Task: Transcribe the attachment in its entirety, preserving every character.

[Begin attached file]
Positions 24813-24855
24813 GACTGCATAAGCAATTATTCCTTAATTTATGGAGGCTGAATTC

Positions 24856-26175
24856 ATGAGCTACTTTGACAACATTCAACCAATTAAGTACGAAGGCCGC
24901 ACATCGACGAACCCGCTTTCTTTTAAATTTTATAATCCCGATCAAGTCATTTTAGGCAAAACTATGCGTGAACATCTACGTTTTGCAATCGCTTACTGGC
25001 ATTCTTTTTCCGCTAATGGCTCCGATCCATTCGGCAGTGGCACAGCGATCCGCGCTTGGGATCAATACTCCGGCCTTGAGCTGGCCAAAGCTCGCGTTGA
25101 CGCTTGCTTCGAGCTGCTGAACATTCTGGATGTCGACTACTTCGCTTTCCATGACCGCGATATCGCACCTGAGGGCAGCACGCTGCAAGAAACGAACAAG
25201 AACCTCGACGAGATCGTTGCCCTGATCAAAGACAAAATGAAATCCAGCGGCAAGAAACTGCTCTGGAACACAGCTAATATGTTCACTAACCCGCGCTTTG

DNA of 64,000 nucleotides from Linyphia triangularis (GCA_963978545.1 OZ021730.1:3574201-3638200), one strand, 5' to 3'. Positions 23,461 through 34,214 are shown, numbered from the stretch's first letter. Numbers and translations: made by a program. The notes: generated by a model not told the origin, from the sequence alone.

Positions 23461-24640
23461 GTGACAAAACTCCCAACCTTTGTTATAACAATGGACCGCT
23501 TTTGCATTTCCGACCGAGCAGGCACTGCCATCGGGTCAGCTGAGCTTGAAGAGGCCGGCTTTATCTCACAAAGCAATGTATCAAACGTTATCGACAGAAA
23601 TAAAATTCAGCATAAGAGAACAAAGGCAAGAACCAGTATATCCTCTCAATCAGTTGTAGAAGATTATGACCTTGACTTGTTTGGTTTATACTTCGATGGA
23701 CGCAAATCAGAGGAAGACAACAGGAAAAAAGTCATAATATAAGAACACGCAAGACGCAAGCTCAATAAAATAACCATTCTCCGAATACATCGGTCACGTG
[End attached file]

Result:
Positions 24813-24855
24813 GACTGCATAAGCAATTATTCCTTAATTTATGGAGGCTGAATTC

Positions 24856-26175
24856 ATGAGCTACTTTGACAACATTCAACCAATTAAGTACGAAGGCCGC
24901 ACATCGACGAACCCGCTTTCTTTTAAATTTTATAATCCCGATCAAGTCATTTTAGGCAAAACTATGCGTGAACATCTACGTTTTGCAATCGCTTACTGGC
25001 ATTCTTTTTCCGCTAATGGCTCCGATCCATTCGGCAGTGGCACAGCGATCCGCGCTTGGGATCAATACTCCGGCCTTGAGCTGGCCAAAGCTCGCGTTGA
25101 CGCTTGCTTCGAGCTGCTGAACATTCTGGATGTCGACTACTTCGCTTTCCATGACCGCGATATCGCACCTGAGGGCAGCACGCTGCAAGAAACGAACAAG
25201 AACCTCGACGAGATCGTTGCCCTGATCAAAGACAAAATGAAATCCAGCGGCAAGAAACTGCTCTGGAACACAGCTAATATGTTCACTAACCCGCGCTTTG

DNA of 64,000 nucleotides from Linyphia triangularis (GCA_963978545.1 OZ021730.1:3574201-3638200), one strand, 5' to 3'. Positions 23,461 through 34,214 are shown, numbered from the stretch's first letter. Numbers and translations: made by a program. The notes: generated by a model not told the origin, from the sequence alone.

Positions 23461-24640
23461 GTGACAAAACTCCCAACCTTTGTTATAACAATGGACCGCT
23501 TTTGCATTTCCGACCGAGCAGGCACTGCCATCGGGTCAGCTGAGCTTGAAGAGGCCGGCTTTATCTCACAAAGCAATGTATCAAACGTTATCGACAGAAA
23601 TAAAATTCAGCATAAGAGAACAAAGGCAAGAACCAGTATATCCTCTCAATCAGTTGTAGAAGATTATGACCTTGACTTGTTTGGTTTATACTTCGATGGA
23701 CGCAAATCAGAGGAAGACAACAGGAAAAAAGTCATAATATAAGAACACGCAAGACGCAAGCTCAATAAAATAACCATTCTCCGAATACATCGGTCACGTG